When The City was built, they named it Stonerise, and that name, albeit in a forgotten hand, is still carved over it's main entrance. Today most know it as simply 'The City.' If pressed, followers of Shine will give it's name as Sunrise, and followers of Shimmer will name it Moonrise. The City is built over the mouth of The River Division. The river flows under parts of the city, and streets running over these areas often have central dividers that open onto the water flowing below, with rails around the edge. The city's central street is not among these; the river forks at it's mouth forming a small islet in the center, which certainly doesn't hurt the city's physical support system.
Looking at The City, it is not difficult to determine that it has grown up instead of out. Upper level buildings have a distinct, usually lower quality architectural style to them. Nonetheless, the higher level buildings are considered better; without other buildings on top of them, they allow for many windows and even skylights opening on the resident's god, Shimmer.
The City's once grand central avenue is now shaded by myriad walkways overhead, and it's landmarks are largely forgotten by the residents. Visitors would be ill advised to miss the points of interest at either end, however.
Today, the eastward end of the grand avenue goes through a great arch which opens onto a large balcony overlooking The River Division. Occasionally, residents wonder at the small room off to the side of the arch. Before the spell of isolation, this arch was the main, and only known, gate connecting Underlight to the other spheres. The room to the side was a guardhouse, to monitor, and do their best to control, inter-sphere traffic.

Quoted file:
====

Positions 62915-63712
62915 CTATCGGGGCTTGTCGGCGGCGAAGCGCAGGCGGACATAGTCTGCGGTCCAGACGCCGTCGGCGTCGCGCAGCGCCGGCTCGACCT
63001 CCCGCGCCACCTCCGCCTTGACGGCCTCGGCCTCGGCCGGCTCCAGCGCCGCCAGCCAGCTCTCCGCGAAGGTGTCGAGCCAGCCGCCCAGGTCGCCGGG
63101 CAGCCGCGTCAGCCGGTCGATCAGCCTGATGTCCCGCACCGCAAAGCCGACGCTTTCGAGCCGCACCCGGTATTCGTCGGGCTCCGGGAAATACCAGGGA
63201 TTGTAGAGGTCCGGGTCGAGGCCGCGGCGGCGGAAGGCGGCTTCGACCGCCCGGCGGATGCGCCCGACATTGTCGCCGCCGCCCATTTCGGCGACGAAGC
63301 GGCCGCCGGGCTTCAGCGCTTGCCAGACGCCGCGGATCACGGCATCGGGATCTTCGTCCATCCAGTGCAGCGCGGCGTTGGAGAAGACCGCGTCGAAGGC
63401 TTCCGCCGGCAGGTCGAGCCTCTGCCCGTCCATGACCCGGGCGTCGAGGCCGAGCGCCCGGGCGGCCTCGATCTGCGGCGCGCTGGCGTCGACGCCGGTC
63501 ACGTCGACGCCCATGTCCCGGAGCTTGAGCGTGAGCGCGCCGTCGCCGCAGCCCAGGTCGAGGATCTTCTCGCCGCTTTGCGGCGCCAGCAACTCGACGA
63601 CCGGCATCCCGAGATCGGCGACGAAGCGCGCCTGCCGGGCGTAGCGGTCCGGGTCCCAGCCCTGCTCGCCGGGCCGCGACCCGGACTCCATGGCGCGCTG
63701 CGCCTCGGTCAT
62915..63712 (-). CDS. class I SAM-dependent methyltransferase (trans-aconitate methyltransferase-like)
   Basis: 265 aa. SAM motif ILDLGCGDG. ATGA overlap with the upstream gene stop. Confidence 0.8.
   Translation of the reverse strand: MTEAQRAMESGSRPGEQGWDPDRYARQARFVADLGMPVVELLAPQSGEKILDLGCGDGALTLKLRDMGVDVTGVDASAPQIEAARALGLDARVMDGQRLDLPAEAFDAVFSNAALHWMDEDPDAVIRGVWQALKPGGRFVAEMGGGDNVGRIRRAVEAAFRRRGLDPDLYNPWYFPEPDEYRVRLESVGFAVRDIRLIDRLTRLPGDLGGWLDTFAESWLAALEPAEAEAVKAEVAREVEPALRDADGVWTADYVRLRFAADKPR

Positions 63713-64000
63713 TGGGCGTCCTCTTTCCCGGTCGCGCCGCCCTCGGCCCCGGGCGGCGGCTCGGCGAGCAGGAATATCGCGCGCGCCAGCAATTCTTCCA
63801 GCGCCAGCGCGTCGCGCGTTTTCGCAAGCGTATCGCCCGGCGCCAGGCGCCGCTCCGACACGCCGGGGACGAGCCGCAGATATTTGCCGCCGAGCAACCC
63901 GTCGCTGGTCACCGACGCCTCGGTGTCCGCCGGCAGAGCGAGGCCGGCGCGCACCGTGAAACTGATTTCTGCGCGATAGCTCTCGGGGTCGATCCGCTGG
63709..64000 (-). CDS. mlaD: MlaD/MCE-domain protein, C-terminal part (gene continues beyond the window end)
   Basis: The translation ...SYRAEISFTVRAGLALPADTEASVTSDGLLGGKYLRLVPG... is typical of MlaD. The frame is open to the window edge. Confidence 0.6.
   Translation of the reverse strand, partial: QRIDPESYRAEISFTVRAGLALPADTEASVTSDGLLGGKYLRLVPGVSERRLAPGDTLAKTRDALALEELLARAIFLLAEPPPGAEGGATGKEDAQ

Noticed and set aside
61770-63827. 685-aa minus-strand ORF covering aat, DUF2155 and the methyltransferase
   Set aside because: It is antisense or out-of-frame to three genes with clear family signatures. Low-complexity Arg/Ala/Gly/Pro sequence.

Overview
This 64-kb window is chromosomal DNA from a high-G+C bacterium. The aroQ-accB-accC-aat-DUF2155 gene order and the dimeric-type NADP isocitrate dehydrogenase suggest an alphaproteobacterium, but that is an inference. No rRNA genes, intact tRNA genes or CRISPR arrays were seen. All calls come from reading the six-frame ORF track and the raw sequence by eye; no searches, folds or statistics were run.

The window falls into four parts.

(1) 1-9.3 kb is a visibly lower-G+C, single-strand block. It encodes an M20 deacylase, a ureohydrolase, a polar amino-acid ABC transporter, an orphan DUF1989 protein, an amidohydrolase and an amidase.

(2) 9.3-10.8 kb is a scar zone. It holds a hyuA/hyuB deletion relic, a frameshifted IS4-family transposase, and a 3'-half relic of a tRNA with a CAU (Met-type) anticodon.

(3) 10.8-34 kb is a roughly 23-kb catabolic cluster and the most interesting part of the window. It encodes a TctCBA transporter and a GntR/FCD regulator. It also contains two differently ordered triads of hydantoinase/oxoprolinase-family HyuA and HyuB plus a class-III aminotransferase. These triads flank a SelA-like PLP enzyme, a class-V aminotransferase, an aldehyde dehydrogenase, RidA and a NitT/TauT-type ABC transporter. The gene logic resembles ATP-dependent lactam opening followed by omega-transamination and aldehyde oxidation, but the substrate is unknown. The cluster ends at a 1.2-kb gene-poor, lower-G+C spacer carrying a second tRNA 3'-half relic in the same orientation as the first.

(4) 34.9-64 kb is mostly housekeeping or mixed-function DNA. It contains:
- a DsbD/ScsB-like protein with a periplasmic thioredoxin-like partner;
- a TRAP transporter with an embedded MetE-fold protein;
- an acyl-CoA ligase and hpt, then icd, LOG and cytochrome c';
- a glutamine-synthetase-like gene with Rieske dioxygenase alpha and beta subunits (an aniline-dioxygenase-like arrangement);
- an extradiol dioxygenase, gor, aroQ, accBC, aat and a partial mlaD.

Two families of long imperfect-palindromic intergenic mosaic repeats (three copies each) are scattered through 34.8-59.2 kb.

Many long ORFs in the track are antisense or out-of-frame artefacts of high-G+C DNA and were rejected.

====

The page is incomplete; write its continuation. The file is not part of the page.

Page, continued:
The people of The City still call this arch 'the gateway,' and west is sometimes called gate-wards, though the original meaning is forgotten.
On the westward end of the grand avenue, now shrouded by shadows and the legacy of it's occupant largely forgotten, lies the tomb of Sharza-Zara. The entire tomb is built of stone; the inner chamber where she lies is actually part of the city's wall, making digging in from the sides difficult at best.
The outer room is a memorial, it has no door and was built with the intent that visitors would come. Over the outermost doorway is written 'Here lies Sharza-Zara. Rest in Peace.', or at least something to that effect. The inner walls of the room are covered with sheets of rock upon which is inscribed the history of Sharza-Zara's life, so far as it concerns the realm. She came, was a benefactor to the people, had the city built, cast a great spell and inflicted a great punishment when the people whom she had taken to warred, and so on. Half of these sheets are of a yellowish rock, and the other half is made of a greyish stone. The line that divides them runs from the entrance to the room to the door to the inner sanctum on the opposite wall. (The yellow stone is to the north, and the grey to the south. The entrance looks west and the door further in is on the east wall.) Two sheets are conspicuously missing, from symmetrically opposite sides, one from each type of stone. These may be found in the respective temples of Shine and Shimmer. The sections of the history from which the are taken deal with the realm before Sharza-Zara, in particular describing the two faiths.
The stone door inward, however is closed and has been for centuries. It is not locked, but difficult to move. The stone shows the age somewhat, but it's integrity is uncompromised, reinforced by magic. On the door there were once two carvings, one of the sun and one of the moon, which were on raised disks on the door. At some point (more likely some kind of vandalism than some organized spiritual attack) the image of the sun was carved off, bringing it level with the door, and a nearly identical moon image placed there. The stone here looks slightly 'fresher.'